When I saw the X-49A cover, I eagerly looked forward to learning more from your writer, Steve Colby, about the Piasecki Aircraft Corp. design ("Beneficial Bird," December 2007, page 46). I’ve been fascinated with it since I first saw an artist’s rendering of a compound UH-60 so many years ago and was intrigued even more after reading of the AH-56’s 3,000-shp engine transmitting 2,250 shp to the pusher prop in high-speed cruise and only 750 to the main rotor.
As a pilot, I’m a numbers guy and just can’t make sense of some of your numbers. Could you please clarify some points?
You say the ducted propeller is designed to absorb 80 percent of installed horsepower to provide thrust. The given figure, 3,400 shp, has nothing to do with H-60 engine horsepower. It is, rather, the main gearbox input limitation on the -60L and SH-60s. The engines produce more than the gearbox can handle to give the aircraft more than just ISA-@-sea-level performance, just like any other helicopter.
Using the transmission rating number as a guide, does this mean you are referencing the total installed horsepower — 3,400+600 for the Rolls-Royce C-250-30 supplemental power unit (SPU) — and 3,200 shp (80 percent of 4,000) goes to the ducted propeller? If so, this seems to disagree with the number from the new, wider gear-faced tail-rotor output pinion that has been upgraded to handle "well over three times the original’s 600-shp rating." These two figures — 1,800+ vs. 3,200 — are two very different numbers. Which one is it?
Also, is the need for 600 shp more (from the SPU) at the pusher prop specifically for added anti-torque thrust during hot/high conditions and/or while hovering?
El Paso, Texas
Steve Colby replies: Mr. Wagner is absolutely correct about gearbox limits vs. installed power. Let’s look at Piasecki’s planned design phases.
Phase 1 uses just two standard T700 engines, with output to the main rotor and the ducted propeller through the upgraded tail-rotor driveshaft power path (via the new combining/reduction gearbox). The main gearbox can transmit about 1,800 shp to the ducted propeller. It is limited by the new gear-face design. (The old gear’s limit is 600 shp, hence the 3X-power claim). The 3,400-shp input module limit and 1800-shp output gear limits are why the current aircraft won’t get much above 180 KTAS (which is also a U.S. Navy administrative limit on Phase 1 tests).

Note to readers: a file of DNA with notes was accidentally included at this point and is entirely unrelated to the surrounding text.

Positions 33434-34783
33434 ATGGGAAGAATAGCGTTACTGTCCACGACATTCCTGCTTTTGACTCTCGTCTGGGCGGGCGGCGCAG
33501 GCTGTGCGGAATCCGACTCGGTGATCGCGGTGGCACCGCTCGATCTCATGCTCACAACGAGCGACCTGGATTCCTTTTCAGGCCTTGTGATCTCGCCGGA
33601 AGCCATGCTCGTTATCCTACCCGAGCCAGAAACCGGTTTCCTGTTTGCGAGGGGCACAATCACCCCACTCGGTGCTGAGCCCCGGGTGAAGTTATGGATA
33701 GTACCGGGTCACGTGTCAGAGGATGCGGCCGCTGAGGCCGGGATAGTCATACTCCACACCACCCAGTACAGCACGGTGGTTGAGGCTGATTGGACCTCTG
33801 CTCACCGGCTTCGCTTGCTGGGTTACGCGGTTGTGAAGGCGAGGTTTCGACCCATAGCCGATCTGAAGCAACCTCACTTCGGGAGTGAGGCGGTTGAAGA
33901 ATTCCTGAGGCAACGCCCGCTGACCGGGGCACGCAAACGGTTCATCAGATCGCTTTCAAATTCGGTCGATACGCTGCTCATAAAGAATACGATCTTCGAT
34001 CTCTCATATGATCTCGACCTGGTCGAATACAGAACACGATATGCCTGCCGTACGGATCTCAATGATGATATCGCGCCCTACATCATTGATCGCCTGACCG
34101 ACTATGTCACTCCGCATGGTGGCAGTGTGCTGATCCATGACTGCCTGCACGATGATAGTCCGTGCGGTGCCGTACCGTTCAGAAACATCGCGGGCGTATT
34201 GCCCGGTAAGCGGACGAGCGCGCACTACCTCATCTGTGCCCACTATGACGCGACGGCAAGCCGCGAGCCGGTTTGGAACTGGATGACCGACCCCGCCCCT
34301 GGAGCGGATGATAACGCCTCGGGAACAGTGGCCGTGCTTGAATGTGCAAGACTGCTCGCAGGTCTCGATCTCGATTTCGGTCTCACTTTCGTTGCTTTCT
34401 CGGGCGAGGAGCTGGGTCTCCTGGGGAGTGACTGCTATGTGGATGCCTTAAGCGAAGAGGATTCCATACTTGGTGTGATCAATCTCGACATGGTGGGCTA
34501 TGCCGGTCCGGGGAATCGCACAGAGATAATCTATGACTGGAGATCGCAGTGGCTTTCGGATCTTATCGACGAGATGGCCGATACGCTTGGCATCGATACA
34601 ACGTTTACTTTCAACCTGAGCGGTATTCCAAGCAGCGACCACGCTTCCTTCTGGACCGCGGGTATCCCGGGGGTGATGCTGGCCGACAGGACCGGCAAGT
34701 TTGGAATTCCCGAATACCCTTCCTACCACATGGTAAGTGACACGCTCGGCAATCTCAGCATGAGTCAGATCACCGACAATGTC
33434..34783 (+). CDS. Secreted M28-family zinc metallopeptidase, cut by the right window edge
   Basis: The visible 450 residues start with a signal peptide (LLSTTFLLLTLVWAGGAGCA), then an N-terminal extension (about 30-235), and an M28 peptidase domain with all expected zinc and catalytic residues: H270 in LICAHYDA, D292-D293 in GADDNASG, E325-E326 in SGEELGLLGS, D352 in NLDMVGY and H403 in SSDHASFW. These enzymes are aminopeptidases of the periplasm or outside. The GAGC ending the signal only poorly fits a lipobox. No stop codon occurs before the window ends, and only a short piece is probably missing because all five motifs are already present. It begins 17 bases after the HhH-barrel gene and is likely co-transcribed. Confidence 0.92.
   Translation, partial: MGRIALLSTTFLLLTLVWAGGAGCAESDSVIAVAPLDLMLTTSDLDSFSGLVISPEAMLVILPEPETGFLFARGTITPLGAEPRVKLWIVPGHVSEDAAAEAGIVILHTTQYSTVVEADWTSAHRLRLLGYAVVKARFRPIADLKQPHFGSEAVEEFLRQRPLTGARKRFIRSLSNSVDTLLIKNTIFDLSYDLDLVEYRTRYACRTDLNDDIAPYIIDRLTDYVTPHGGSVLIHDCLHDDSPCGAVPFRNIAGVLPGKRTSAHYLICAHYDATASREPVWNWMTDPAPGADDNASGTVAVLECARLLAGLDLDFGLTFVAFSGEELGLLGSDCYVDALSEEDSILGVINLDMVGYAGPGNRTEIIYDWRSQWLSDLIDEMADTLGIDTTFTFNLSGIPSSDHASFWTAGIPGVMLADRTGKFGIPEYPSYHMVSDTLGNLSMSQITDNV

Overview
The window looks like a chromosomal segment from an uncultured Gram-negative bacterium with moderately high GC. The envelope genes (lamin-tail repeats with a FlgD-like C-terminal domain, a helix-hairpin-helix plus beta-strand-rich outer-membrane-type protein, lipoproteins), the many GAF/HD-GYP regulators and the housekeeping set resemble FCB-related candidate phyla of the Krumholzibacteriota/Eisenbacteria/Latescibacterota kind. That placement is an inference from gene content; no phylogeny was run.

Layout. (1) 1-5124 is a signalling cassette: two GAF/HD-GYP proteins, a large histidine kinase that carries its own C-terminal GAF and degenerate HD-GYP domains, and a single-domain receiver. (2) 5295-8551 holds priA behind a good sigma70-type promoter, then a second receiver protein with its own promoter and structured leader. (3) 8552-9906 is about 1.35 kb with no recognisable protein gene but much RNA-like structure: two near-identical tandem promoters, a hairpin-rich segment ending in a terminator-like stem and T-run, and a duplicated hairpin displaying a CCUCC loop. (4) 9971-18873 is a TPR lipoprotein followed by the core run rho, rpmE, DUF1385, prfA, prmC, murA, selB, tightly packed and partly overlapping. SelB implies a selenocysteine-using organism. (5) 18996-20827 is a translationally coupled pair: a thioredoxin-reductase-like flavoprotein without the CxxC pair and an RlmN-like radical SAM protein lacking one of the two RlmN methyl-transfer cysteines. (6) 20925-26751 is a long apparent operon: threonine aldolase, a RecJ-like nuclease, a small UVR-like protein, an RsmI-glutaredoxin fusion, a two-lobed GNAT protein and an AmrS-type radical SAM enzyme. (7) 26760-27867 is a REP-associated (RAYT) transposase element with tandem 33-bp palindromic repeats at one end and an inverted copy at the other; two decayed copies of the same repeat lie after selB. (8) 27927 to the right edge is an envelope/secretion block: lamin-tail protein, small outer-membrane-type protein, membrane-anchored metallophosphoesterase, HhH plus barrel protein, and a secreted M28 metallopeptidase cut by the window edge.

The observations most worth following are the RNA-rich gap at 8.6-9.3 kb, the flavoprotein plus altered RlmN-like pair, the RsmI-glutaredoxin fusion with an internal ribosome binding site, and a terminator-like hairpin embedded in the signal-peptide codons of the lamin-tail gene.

Phase 2 would add 600 shp via a SPU, which inputs directly into the combining gearbox, then to the ducted propeller for anti-torque or thrust (as required by flight regime).
Phase 3 would put a third CT7-series engine in place of the Rolls SPU, which would add roughly 1,700 shp.
The Speedhawk employs a dual (actually triple) power-path design.
In Phase 2, the X-49A would use all 3,400 shp, through the input modules, to produce lift in normal hover modes or lift and thrust in forward flight. It would not waste installed "input module horsepower" on anti-torque.
The combining gearbox would be a secondary power path that transmits SPU horsepower directly to the ducted propeller for anti-torque, bypassing the input module torque limits. This 600 shp would bring total installed horsepower to 4,000; it would be used for anti-torque in hover and for thrust in forward flight.
The main gearbox pinion can direct 1,800 shp (its face-gear limit) to the ducted propeller or absorb SPU horsepower into the main gearbox as essentially a third input module. This means in Phase 2 the SPU can augment main engine power for high/hot hover and provide additional thrust for anti-torque.
As it is in Phase 1, Phase 2 horsepower to the ducted propeller would be far less than what that aft unit can handle. Mr. Wagner astutely observes that our numbers were presented with a leap from Phase 1 to Phase 3.
Piasecki designed the ducted propeller for Phase 3 installed power levels. Roughly (since actual figures are proprietary), that would be 3,400 (from the input modules) plus 1,700 (from the third CT7), or 5,100 shp. Of that, 80 percent (roughly 4,080 shp) would go to the ducted propeller (with the X-49A cruising at roughly 235 KTAS) and 20 percent (roughly 1,020) would go for lift/roll.
Piasecki actually plans to run a lot more of the third engine’s power (compared to the original SPU) both to the ducted propeller and back into the main gearbox via the ducted propeller output shaft. This could add main-rotor power through a third main-gearbox load path for high/hot performance that wouldn’t be limited by the 3,400-shp torque limit of the input modules. This is how they can claim that their design improves hover performance as well as forward speed. Some hover performance would be lost with the downwash effect on the wing surfaces, but this is more than offset by the available power and auxiliary power path.
Thanks for your questions. It tells me my audience is actually scrutinizing what I write.
Do you have comments on the rotorcraft industry or recent articles and viewpoints we’ve published? Send them to: Editor, Rotor & Wing, 4 Choke Cherry Road, Second Floor, Rockville, MD 20850, fax us at 301-354-1809 or e-mail us at firstname.lastname@example.org. Please include a city and state or province with your name and ratings. We reserve the right to edit all submitted material.
R&W’s Question of the Month
What impact do you think Silver State Helicopters’ shutdown will have on the U.S. industry?
Let us know, and look for your and others’ responses in a future issue. You’ll find contact information at the bottom of the page.